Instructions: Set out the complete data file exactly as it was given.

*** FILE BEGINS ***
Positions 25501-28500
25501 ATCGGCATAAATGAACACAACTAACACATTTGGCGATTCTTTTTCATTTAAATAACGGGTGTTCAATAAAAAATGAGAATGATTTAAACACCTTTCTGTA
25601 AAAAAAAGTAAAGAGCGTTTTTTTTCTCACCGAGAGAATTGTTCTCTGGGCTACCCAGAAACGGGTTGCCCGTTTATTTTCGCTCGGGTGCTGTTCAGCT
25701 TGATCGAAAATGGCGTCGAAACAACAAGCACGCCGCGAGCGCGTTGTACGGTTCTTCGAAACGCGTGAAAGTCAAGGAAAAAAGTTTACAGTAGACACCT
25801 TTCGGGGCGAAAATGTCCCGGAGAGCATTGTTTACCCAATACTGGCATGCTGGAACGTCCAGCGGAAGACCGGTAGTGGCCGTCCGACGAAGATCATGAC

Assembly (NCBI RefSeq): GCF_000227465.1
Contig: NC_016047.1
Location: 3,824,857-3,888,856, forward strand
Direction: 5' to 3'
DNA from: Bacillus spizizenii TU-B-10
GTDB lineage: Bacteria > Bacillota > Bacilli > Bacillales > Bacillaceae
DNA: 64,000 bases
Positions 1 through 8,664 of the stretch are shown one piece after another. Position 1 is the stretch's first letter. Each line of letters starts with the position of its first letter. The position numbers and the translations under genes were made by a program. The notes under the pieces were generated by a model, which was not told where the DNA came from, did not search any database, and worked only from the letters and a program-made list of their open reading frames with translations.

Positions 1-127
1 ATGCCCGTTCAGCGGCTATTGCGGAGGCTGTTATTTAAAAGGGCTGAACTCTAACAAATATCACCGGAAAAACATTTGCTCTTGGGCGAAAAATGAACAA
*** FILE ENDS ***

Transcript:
Positions 25501-28500
25501 ATCGGCATAAATGAACACAACTAACACATTTGGCGATTCTTTTTCATTTAAATAACGGGTGTTCAATAAAAAATGAGAATGATTTAAACACCTTTCTGTA
25601 AAAAAAAGTAAAGAGCGTTTTTTTTCTCACCGAGAGAATTGTTCTCTGGGCTACCCAGAAACGGGTTGCCCGTTTATTTTCGCTCGGGTGCTGTTCAGCT
25701 TGATCGAAAATGGCGTCGAAACAACAAGCACGCCGCGAGCGCGTTGTACGGTTCTTCGAAACGCGTGAAAGTCAAGGAAAAAAGTTTACAGTAGACACCT
25801 TTCGGGGCGAAAATGTCCCGGAGAGCATTGTTTACCCAATACTGGCATGCTGGAACGTCCAGCGGAAGACCGGTAGTGGCCGTCCGACGAAGATCATGAC

Assembly (NCBI RefSeq): GCF_000227465.1
Contig: NC_016047.1
Location: 3,824,857-3,888,856, forward strand
Direction: 5' to 3'
DNA from: Bacillus spizizenii TU-B-10
GTDB lineage: Bacteria > Bacillota > Bacilli > Bacillales > Bacillaceae
DNA: 64,000 bases
Positions 1 through 8,664 of the stretch are shown one piece after another. Position 1 is the stretch's first letter. Each line of letters starts with the position of its first letter. The position numbers and the translations under genes were made by a program. The notes under the pieces were generated by a model, which was not told where the DNA came from, did not search any database, and worked only from the letters and a program-made list of their open reading frames with translations.

Positions 1-127
1 ATGCCCGTTCAGCGGCTATTGCGGAGGCTGTTATTTAAAAGGGCTGAACTCTAACAAATATCACCGGAAAAACATTTGCTCTTGGGCGAAAAATGAACAA